Ministering to Detroit’s Eastside Since 1864
The beginnings of our church trail back to 1862 when Karl and Emilie Bock migrated from Germany to Detroit. The Bocks, who were zealous witness for their Lord, established fellowship with other German immigrants who were Baptist. On June 23, 1864, the group of nine believers was formally organized as a church. The early members met in homes until 1870 when a chapel was built at St. Aubin and Mullett. The church was known as the First Regular German Baptist Church of Detroit. Significant activities during the early years included tract distribution as a regular Sunday afternoon pastime, missionary work of students on the west side during summer vacation and the formation of a Women's Missionary Society.
Bulletin: Week of August 6
Communion Worship Service
Sunday, August 6, 2017
The Fruit of Faith - Abraham and Sarah
Verse for the Week
Romans 14:7-8 
For none of us lives to himself, and none of us dies to himself. For if we live, we live to the Lord, and if we die, we die to the Lord, So then, whether we live or whether we die, we are the Lord’s. [For to this end Christ died and lived again, that he might be Lord both of the dead and of the living.]
Missions Update: July 2017
Dave & Susan Michels
913 High Street
Marquette, MI 49855
We had another busy year ministering to the college students of Michigan's UP. We are active at Michigan Tech, Northern Michigan and Finlandia Universities. Our focus is to create a Caring Community Passionate about Connecting People to Jesus Christ. We develop students into student leaders who help lead each ministry.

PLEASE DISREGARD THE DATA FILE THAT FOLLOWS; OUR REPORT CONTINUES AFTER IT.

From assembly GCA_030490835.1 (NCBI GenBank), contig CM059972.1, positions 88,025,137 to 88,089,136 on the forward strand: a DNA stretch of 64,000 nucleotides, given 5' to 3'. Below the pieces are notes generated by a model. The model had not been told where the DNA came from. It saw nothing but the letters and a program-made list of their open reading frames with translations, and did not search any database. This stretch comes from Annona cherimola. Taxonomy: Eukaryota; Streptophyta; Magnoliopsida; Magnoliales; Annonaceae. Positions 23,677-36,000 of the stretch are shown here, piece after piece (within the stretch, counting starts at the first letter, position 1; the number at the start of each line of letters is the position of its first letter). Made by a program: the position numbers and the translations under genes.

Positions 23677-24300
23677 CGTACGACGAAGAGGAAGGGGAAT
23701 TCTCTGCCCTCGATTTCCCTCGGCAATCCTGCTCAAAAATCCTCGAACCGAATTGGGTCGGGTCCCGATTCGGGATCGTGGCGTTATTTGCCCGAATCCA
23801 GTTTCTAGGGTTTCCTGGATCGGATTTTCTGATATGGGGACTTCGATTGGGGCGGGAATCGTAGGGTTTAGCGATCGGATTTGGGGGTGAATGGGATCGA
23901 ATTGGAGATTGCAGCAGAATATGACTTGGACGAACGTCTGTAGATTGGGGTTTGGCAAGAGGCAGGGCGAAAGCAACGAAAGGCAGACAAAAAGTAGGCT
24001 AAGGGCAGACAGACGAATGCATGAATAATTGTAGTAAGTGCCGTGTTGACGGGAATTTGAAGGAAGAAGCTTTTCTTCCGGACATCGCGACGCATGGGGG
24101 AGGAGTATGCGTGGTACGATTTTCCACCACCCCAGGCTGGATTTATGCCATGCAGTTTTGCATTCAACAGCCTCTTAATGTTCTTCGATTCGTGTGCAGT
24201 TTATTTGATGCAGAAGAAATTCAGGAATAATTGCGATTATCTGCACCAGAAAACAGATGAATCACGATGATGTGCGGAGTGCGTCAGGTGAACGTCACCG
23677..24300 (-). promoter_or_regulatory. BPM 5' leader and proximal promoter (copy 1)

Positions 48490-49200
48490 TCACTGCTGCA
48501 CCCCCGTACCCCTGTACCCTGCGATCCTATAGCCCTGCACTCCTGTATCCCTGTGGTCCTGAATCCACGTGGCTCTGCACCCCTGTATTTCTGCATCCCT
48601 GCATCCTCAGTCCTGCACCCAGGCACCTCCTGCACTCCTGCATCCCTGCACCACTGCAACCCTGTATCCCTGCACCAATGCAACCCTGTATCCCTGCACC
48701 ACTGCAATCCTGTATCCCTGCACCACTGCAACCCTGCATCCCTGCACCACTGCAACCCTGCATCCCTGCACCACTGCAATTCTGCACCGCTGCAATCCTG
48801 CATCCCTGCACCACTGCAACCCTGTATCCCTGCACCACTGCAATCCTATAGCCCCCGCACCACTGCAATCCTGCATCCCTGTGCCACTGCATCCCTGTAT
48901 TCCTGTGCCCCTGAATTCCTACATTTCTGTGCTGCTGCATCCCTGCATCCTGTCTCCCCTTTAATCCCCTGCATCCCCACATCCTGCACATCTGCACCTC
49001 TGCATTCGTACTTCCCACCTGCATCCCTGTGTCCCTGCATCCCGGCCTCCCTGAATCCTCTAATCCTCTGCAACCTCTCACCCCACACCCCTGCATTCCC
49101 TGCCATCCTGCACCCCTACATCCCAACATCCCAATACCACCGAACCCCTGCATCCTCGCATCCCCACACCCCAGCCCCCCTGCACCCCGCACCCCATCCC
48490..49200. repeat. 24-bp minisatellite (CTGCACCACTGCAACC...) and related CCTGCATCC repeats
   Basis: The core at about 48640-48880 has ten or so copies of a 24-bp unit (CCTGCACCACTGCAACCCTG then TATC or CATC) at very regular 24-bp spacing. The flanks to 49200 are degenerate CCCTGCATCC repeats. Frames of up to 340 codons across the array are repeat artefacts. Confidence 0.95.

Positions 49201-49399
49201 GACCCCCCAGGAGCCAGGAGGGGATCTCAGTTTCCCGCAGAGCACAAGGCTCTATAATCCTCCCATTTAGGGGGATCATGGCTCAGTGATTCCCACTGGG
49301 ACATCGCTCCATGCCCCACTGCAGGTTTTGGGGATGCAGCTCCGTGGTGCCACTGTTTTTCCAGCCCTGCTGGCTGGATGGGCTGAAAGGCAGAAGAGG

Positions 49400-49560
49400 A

Pastor Cosand: July 2017
CIVIL OBEDIENCE (and disobedience)
meditation on Romans 13:1
Let every person be subject to the governing authorities.
For there is no authority except from God,
and those that exist have been instituted by God.
In many passages of the New Testament, Christians are called on to be advertisements, if you will, for Christ. In a manner of speaking, we are to be walking, talking, living advertisements for Christianity, inviting others, by the way we live, to be Christians. In Titus 2:10, Paul says that we adorn the doctrine of God by our good works. We make it look good, attractive, inviting. In Romans 13, Paul draws out, in very practical terms, some of the implications of Christianity. In the first seven verses of Romans 13, Paul writes about the obligation Christians have to be subservient to and obedient to their government. The principle would apply to all legitimate authorities … parents, husbands, policemen, teachers, judges, church leaders … but the specific focus of these verses is on government.
Christians in the first century might have reasoned that the Roman government was idolatrous through and through and therefore a Christian is under no obligation to obey its laws. Christians in 21st century America might reason in the same manner. Our country is covered with a great, and increasing, spiritual darkness, from Washington D.C. to Minot, North Dakota, and therefore some might say that we are at liberty to dismiss the laws of such a spiritually bankrupt system.